Creating a biosecurity plan for a farm – a self-paced guide exploring all your options

The incursion of Mycoplasma bovis into NZ has ramped up on-farm conversations around biosecurity but this topic is far broader than just preventing one disease from entering your farm. In summary, good biosecurity is about reducing the risk of disease presence, or transmission (in this case among animals) both between farms and within farm. Biosecurity is also about securing a farm business against unwanted plants and pests but here our focus is on animal diseases.

Most animal production farms, but in particular dairy farms, have young animals segregated by age group. For example, calves are run as a group. This presents opportunities for biosecurity practices to be applied to reduce the risk of disease between age groups, within farm.

Take a few minutes to work through these questions and answers

The brief materials you are about to work through come from a farmer workshop designed to support a Sustainable Farming Fund project into on-farm biosecurity conducted by Cognosco (Anexa’s research team). This workshop is designed for small groups on-farm or delivered off-farm.

You can either attempt to undertake the suggested task yourself, prior to looking at our suggested answers or just go straight to the answers. It is entirely up to you.

Create a list of the diseases (or animal health problems) you are trying to control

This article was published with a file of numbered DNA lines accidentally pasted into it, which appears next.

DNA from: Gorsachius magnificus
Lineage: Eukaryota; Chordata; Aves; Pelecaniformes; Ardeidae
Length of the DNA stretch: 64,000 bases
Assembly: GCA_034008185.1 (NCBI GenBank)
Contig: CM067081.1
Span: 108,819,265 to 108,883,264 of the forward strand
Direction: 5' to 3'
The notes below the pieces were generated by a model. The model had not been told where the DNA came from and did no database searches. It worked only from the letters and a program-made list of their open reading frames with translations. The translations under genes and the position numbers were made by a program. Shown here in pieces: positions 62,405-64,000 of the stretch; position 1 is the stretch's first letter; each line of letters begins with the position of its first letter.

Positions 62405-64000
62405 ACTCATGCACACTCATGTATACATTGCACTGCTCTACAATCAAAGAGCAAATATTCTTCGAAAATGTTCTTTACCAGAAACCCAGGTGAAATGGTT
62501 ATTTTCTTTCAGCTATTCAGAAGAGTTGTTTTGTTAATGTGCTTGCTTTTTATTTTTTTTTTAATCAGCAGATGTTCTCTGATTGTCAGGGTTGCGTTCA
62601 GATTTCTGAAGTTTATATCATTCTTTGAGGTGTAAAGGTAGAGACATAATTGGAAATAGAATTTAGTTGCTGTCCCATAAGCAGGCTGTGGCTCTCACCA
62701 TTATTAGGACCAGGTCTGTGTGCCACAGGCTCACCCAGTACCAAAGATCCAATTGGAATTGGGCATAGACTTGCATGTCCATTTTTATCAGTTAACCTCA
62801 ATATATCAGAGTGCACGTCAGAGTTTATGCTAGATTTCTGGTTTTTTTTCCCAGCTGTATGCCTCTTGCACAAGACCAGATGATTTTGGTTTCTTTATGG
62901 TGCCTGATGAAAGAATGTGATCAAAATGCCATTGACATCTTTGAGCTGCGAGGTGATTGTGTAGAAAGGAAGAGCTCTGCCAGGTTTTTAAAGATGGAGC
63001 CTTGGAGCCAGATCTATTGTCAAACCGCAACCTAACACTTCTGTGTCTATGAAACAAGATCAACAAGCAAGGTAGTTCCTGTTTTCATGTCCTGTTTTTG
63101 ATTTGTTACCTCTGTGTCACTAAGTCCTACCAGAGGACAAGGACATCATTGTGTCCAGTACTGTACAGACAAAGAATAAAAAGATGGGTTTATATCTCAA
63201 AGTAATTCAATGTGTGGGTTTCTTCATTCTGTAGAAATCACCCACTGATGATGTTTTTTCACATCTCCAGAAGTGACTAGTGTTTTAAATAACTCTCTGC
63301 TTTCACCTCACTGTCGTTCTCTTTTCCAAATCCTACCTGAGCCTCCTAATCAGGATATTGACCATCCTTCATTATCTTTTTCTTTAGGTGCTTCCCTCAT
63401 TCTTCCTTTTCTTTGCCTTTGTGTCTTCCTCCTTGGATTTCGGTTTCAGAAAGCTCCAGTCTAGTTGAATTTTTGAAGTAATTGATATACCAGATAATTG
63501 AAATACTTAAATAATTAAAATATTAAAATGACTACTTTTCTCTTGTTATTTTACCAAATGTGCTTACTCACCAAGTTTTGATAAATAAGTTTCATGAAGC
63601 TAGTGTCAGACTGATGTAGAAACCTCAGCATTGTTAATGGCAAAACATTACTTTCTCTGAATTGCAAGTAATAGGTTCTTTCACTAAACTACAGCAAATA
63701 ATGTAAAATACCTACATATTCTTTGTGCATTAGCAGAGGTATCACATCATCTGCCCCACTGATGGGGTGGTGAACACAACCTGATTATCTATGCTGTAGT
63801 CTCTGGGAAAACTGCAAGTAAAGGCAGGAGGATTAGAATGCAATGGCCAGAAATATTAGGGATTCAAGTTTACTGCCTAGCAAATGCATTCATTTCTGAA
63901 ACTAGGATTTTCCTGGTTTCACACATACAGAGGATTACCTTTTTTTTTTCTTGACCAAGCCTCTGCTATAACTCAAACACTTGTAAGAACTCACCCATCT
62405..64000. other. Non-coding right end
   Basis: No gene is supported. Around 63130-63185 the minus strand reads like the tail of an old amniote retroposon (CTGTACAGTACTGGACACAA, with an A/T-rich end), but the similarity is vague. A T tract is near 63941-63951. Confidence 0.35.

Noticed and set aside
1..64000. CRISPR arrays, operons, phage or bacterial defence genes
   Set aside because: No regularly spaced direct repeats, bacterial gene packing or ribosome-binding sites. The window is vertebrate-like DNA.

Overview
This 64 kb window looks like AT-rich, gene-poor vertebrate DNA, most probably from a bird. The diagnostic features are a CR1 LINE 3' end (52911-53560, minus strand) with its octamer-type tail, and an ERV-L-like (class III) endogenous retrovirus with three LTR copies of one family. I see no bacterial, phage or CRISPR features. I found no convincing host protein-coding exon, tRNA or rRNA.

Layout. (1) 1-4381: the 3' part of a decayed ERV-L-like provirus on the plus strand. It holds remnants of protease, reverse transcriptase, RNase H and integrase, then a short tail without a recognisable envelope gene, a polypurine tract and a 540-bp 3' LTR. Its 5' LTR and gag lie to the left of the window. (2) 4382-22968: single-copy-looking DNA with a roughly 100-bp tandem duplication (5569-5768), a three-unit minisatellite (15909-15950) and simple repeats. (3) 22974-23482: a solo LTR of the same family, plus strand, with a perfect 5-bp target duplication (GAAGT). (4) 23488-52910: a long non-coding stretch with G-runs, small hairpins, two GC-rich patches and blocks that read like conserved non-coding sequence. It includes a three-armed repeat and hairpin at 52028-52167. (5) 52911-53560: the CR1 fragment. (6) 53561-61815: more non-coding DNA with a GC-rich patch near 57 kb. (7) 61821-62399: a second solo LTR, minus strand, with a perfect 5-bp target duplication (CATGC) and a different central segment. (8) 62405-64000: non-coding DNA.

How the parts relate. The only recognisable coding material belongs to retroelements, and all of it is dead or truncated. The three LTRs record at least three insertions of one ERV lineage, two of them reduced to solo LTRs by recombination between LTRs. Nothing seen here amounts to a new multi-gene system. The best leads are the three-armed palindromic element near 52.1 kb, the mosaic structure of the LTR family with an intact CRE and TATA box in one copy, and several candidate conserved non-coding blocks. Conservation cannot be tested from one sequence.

Mycoplasma bovis has been a recent example of a cattle disease we are trying to prevent from passing from one, already infected farm, to an uninfected (clean) farm. There are other diseases where preventing the existence of the disease in any group of animals on farm is not practical but reducing disease risk is achievable. Rotavirus diarrhoea in calves is a good example of one such disease.

Your task

Try creating a list of all the cattle diseases you can think of where biosecurity measures would assist in reducing the risk of disease being present or affecting an increasing number of animals. It is useful to make 3 lists – one for young stock, one for adult cows and one for bulls.

After you have made your list, try putting a mark next to all the diseases that can also infect humans – here Lepto is a good example of a disease that can be transmitted from your cows to people working on the farm.

Our suggested list comes from the Anexa Biosecurity Risk Assessment tool and is further down this web page.

Answer:

What tools or processes can we use as part of a biosecurity plan?

There are many tools or processes that can be used as part of a whole farm business biosecurity plan that will form effective measures to either prevent disease incursion onto a farm or reduce the risk of disease.

Your task

Try creating a list of these tools or processes that may be part of your biosecurity plan “toolkit”. It is useful to conceptually think of these things as a physical item (eg: a boot cleaning and disinfection station) or a process (eg dividing the farm up into 3 biosecurity zones). Your list will include thigs that can be applied to animals only, or people only, or both.

Suggested biosecurity tools and processes

This suggested list has been produced from multiple sources: The Dairy NZ Biosecurity Warrant of Fitness resource, the Anexa Biosecurity Risk Assessment tool and group work undertaken during the piloting phase of the farmer workshops previously described.

Items/tools:

  • Visitor signage
  • Map of farm biosecurity zones (green, amber, red)